Meanwhile Jon finally finds Karl, who has just finished killing off two of his friends. Karl’s got fancy knife work and hey, knives in each hand- just like how Jon was teaching the watch about the Wildings! He succeeds in giving Jon a flesh wound and this is one of the better-choreographed fights and fairly impressive given its tight space. It ends on a somewhat disappointing note as Karl is stabbed in the back by one of Craster’s wives, then through the back of the head by Jon. Yech.
Edd and Grenn round up their dead, including Locke, when they note Rast has fled. Rast is appropriately hunted down by Ghost, who he has spent a lot of time taunting and it’s a DIREWOLF KILL. Crater’s wives opt not to go with the ranging party which makes sense because all men, especially Karl’s lads, have never been very nice to any of them. That’s putting it very lightly, but they’d rather stay in the snow and make it on their own than go with men. It’s a light “fuck yeah” moment and the episode ends with the burning of Craster’s Keep.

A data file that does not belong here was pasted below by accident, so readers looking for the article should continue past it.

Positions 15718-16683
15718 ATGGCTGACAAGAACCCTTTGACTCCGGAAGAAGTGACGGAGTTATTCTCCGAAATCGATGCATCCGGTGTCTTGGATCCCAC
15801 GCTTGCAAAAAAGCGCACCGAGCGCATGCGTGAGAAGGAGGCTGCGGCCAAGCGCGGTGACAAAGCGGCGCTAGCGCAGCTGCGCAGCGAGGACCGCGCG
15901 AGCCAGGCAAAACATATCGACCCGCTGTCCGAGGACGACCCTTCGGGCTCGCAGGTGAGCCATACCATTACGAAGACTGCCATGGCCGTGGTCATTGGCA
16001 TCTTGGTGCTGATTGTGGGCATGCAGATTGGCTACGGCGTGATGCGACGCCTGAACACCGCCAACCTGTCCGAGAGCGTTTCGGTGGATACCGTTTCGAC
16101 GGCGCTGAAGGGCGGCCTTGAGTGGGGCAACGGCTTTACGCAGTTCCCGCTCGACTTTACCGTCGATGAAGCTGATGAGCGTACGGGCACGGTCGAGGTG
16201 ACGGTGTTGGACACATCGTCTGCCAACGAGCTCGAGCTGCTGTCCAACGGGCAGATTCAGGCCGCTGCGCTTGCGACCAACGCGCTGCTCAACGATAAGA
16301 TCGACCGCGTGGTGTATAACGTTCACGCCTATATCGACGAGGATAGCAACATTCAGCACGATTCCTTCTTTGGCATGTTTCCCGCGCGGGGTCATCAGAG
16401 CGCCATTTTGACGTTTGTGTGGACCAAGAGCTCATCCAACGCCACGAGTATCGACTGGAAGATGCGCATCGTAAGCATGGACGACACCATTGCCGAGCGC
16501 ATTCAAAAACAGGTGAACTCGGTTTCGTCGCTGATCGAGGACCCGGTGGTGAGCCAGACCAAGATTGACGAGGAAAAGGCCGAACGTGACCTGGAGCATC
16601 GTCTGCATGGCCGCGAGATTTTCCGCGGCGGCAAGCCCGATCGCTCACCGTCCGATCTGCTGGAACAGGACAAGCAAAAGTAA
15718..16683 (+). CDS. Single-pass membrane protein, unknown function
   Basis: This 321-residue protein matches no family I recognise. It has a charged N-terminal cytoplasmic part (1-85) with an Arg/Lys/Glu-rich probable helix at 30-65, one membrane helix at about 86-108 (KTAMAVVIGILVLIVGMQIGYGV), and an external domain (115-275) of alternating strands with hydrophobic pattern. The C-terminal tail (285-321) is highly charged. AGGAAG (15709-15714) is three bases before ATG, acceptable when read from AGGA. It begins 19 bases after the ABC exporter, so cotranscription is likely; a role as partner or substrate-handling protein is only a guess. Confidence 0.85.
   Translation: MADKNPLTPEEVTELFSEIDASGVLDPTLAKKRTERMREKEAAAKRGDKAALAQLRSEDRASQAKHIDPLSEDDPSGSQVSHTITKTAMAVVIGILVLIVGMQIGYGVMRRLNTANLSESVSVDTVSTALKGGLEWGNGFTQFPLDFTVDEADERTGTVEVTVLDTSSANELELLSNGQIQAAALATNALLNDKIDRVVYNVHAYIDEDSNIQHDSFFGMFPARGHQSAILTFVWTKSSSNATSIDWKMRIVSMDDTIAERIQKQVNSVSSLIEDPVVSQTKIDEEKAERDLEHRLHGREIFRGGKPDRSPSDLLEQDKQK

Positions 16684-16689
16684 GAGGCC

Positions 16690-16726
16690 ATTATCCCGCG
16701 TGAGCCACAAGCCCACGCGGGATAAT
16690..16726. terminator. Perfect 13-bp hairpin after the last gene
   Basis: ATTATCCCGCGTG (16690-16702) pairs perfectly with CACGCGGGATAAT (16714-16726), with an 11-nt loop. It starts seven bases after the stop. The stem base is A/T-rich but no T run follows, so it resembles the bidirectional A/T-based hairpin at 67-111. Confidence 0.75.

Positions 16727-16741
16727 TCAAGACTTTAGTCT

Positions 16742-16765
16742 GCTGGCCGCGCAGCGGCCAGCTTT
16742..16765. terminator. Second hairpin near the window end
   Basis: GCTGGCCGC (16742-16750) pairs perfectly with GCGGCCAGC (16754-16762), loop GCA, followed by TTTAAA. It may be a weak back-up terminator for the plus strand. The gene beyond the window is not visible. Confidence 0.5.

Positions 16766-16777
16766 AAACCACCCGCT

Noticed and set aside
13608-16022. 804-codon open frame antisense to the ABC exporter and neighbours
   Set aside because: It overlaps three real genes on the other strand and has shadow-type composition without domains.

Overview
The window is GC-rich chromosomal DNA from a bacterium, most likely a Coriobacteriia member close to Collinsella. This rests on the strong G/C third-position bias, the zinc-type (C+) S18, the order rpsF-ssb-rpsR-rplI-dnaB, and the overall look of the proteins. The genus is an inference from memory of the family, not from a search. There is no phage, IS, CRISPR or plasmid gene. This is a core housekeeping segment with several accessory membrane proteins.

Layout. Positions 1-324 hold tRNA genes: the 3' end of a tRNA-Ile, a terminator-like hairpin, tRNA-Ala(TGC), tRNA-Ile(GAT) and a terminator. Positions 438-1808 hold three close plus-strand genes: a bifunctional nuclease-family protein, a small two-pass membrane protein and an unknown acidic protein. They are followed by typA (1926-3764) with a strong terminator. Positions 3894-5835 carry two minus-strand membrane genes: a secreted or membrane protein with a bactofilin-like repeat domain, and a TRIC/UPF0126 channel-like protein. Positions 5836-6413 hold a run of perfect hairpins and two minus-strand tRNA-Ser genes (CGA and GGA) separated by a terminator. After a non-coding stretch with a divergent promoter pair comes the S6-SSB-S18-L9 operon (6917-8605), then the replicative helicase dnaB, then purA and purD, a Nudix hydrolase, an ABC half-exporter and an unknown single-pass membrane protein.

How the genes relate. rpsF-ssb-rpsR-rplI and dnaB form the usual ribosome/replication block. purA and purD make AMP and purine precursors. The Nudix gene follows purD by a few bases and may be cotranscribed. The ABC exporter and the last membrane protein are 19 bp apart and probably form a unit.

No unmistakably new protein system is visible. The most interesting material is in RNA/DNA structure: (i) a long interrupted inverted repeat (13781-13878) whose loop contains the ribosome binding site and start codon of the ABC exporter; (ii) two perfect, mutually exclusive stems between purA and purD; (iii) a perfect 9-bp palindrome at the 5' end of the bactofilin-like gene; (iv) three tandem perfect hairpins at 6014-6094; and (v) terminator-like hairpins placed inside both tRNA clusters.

Next we have: 4.6 The Laws of Gods and Men